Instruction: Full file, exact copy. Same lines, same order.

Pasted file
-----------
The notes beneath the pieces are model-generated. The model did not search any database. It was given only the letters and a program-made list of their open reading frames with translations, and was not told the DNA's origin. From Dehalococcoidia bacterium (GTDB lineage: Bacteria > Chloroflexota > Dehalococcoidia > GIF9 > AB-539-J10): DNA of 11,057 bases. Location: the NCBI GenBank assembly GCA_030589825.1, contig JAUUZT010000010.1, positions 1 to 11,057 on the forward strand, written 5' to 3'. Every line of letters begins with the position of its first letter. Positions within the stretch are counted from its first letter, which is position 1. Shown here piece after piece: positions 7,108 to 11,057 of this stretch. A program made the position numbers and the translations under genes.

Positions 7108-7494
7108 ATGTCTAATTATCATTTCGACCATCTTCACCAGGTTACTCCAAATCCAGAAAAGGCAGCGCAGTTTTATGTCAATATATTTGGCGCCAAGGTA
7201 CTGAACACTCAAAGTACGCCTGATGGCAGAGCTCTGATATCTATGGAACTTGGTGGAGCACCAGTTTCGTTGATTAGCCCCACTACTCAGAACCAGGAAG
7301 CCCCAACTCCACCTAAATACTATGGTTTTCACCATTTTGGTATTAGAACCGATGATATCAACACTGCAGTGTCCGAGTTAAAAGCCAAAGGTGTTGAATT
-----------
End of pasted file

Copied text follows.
The notes beneath the pieces are model-generated. The model did not search any database. It was given only the letters and a program-made list of their open reading frames with translations, and was not told the DNA's origin. From Dehalococcoidia bacterium (GTDB lineage: Bacteria > Chloroflexota > Dehalococcoidia > GIF9 > AB-539-J10): DNA of 11,057 bases. Location: the NCBI GenBank assembly GCA_030589825.1, contig JAUUZT010000010.1, positions 1 to 11,057 on the forward strand, written 5' to 3'. Every line of letters begins with the position of its first letter. Positions within the stretch are counted from its first letter, which is position 1. Shown here piece after piece: positions 7,108 to 11,057 of this stretch. A program made the position numbers and the translations under genes.

Positions 7108-7494
7108 ATGTCTAATTATCATTTCGACCATCTTCACCAGGTTACTCCAAATCCAGAAAAGGCAGCGCAGTTTTATGTCAATATATTTGGCGCCAAGGTA
7201 CTGAACACTCAAAGTACGCCTGATGGCAGAGCTCTGATATCTATGGAACTTGGTGGAGCACCAGTTTCGTTGATTAGCCCCACTACTCAGAACCAGGAAG
7301 CCCCAACTCCACCTAAATACTATGGTTTTCACCATTTTGGTATTAGAACCGATGATATCAACACTGCAGTGTCCGAGTTAAAAGCCAAAGGTGTTGAATT